Nationality: United States

Years Active: 1970—

Birthday
March 2, 1964

Drawings include:
Laird Hamilton standing, surfing (various)

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2D Downloads

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Kelly Slater
Series of scaled illustrations comparing the height of Kelly Slater with other related surfers

Kelly Slater, is an American professional surfer, known for his 11 world surfing championship wins. He is considered the best professional surfer of all time. Kelly Slater began surfing at the age of 5, and turned professional in 1990 at the age of 18. He ranked 1st on the World Surf League various years and dominated surfing in the mid-1990s. Kelly Slater was both the youngest and oldest surfer to win the WSL Men’s title – winning it at age 20 and 39. Him and his team produced a Wave Pool technology in 2015. This project created the perfect inland wave in Lemoore, California.

Kelly Slater has a height of 5’8.5” (1.74 m).

Drawings of Kelly Slater in a range of surfing positions labeled with overall height
Kelly Slater, is an American professional surfer, known for his 11 world surfing championship wins. He is considered the best professional surfer of all time. Kelly Slater began surfing at the age of 5, and turned professional in 1990 at the age of 18. He ranked 1st on the World Surf League.

Kelly Slater has a height of 5’8.5” (1.74 m).

Drawings of Kelly Slater in a range of surfing positions labeled with overall height
Kelly Slater
Height:
5’8.5” | 1.74 m
Width:
Length:
Depth:
Weight:
Area:

Nationality: United States

Years Active: 1989—

Birthday
February 11, 1972

Drawings include:
Kelly Slater standing, surfing (various)

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Stephanie Gilmore
Scaled height comparison illustration of Stephanie Gilmore in relation to other surfers

Stephanie Gilmore is an Australian professional surfer known for winning the Women’s ASP World tour 7 times. Stephanie Gilmore started surfing at the age of 10 and is seen as the greatest female surfer of all time. Stephanie Gilmore won the first of her 7 World Titles during her 2007 rookie season. Her surfing style is recognized by its artistry, precision, and technical knowledge. Stephanie Gilmore was given the nickname ‘Happy Gilmore’ for her kindness and positive personality. She is currently one of the most dominant surfers in the sport and will be representing Australia at the 2021 Olympics, where surfing will make its first appearance.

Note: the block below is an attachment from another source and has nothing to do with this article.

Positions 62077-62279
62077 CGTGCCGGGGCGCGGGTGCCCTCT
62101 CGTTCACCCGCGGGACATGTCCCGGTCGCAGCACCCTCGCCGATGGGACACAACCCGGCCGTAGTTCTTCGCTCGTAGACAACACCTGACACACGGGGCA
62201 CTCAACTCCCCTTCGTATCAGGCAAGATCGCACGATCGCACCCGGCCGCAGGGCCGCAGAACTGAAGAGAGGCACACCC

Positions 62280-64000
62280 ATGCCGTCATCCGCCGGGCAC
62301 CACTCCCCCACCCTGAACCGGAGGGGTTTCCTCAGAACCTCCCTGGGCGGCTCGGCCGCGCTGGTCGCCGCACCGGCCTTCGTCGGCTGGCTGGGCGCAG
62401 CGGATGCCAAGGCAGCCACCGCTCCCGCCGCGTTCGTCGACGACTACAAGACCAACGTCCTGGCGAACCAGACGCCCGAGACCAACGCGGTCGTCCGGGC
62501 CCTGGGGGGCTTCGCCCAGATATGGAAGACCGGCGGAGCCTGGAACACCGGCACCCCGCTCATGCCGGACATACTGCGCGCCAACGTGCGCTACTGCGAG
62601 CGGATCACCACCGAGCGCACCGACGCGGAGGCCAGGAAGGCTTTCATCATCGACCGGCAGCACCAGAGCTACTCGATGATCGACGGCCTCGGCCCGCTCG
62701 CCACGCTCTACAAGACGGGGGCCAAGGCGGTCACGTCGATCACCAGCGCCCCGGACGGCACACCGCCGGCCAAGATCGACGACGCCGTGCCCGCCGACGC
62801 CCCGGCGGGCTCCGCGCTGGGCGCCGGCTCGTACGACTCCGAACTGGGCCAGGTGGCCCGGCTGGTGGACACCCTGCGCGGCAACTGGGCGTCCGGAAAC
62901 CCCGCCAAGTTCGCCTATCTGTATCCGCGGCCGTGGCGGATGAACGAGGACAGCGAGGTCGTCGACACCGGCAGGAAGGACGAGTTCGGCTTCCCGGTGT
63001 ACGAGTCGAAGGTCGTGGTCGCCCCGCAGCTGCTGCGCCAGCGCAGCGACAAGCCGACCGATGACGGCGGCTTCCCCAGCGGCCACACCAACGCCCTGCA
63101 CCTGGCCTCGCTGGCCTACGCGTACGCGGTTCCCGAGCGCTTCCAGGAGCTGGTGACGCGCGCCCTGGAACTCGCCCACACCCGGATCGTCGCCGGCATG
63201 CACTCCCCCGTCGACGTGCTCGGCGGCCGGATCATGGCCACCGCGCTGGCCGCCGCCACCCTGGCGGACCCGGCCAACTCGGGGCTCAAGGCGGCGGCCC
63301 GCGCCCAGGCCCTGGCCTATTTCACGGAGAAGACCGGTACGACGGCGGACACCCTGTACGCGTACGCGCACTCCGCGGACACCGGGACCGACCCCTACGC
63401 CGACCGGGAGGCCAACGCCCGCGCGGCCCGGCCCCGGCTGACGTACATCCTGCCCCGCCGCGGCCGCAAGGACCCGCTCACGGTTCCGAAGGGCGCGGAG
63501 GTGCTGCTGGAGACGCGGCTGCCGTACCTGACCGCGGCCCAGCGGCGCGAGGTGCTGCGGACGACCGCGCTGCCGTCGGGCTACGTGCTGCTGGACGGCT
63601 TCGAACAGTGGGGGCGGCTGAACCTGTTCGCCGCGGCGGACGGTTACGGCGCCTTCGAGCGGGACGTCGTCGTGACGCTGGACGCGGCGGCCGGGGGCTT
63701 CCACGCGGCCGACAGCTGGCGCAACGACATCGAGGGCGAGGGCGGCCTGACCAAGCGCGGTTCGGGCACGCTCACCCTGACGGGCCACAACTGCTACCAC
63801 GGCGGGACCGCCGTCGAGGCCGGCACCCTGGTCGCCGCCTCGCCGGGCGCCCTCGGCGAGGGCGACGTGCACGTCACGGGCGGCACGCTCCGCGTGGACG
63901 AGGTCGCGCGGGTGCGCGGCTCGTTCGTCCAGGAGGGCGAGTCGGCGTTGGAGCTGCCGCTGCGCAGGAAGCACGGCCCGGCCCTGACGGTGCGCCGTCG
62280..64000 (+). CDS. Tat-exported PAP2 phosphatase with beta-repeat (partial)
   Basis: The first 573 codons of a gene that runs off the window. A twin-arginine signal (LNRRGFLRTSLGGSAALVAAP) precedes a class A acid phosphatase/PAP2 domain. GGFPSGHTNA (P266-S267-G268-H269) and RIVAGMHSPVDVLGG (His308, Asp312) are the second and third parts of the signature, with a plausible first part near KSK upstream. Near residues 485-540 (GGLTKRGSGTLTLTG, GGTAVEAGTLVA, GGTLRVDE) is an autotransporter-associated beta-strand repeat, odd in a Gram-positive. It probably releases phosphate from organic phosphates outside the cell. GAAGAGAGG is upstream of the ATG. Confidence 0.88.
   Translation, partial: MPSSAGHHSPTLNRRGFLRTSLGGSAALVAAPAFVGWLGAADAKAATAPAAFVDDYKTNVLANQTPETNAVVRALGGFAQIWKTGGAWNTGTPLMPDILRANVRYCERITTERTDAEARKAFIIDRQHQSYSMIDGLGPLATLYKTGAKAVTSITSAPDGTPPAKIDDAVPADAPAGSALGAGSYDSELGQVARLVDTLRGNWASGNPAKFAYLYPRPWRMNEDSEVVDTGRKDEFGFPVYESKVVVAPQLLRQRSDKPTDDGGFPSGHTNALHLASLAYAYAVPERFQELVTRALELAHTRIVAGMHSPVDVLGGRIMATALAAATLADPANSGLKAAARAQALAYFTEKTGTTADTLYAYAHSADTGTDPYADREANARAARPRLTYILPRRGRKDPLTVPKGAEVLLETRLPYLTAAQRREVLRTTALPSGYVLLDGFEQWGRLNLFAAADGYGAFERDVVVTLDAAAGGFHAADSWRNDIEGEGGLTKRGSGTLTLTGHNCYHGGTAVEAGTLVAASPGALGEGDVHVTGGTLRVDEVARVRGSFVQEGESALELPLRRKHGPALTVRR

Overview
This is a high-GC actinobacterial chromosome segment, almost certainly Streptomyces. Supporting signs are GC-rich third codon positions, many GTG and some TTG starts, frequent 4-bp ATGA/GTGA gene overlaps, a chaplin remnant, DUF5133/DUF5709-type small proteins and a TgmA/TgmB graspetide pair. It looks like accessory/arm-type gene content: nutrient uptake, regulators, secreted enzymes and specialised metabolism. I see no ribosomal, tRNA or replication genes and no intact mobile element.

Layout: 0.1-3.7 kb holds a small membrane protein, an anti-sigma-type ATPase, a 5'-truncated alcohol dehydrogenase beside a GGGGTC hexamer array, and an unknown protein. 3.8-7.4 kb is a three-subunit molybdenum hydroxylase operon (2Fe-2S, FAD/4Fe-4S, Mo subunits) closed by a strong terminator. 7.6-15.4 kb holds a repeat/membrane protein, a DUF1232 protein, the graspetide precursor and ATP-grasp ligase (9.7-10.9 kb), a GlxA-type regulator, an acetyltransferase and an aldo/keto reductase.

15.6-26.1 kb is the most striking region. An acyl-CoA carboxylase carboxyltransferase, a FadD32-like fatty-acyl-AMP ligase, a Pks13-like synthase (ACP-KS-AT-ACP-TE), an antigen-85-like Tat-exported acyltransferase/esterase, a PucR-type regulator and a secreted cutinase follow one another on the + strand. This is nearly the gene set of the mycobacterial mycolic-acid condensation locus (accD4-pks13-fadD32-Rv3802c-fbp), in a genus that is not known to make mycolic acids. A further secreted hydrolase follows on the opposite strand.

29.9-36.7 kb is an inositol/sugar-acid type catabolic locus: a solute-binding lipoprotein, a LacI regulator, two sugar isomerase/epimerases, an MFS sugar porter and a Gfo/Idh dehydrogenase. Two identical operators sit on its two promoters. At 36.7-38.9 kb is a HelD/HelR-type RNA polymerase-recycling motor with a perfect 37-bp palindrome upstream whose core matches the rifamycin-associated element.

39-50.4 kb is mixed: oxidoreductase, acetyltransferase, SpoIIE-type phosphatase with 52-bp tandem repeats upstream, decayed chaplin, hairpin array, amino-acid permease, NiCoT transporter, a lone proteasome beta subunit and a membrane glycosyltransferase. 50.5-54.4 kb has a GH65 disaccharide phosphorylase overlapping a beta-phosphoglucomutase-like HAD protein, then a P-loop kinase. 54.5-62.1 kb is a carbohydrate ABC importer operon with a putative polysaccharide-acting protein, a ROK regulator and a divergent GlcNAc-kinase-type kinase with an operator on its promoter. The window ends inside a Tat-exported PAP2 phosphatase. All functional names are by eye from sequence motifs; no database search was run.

Stephanie Gilmore has a height of 5’10” (1.78 m).

Group of drawings of Stephanie Gilmore in a range of surfing positions labeled with overall height
Stephanie Gilmore is an Australian professional surfer known for winning the Women’s ASP World tour 7 times. Stephanie Gilmore started surfing at the age of 10 and is seen as the greatest female surfer of all time. Stephanie Gilmore won the first of her 7 World Titles during her 2007 rookie season.

Stephanie Gilmore has a height of 5’10” (1.78 m).

Group of drawings of Stephanie Gilmore in a range of surfing positions labeled with overall height
Stephanie Gilmore
Height:
5’10” | 1.78 m
Width:
Length:
Depth:
Weight:
Area:

Nationality: Australia

Years Active: 2005—

Birthday
January 29, 1988

Drawings include:
Stephanie Gilmore standing, surfing (various)

Downloads

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3D Downloads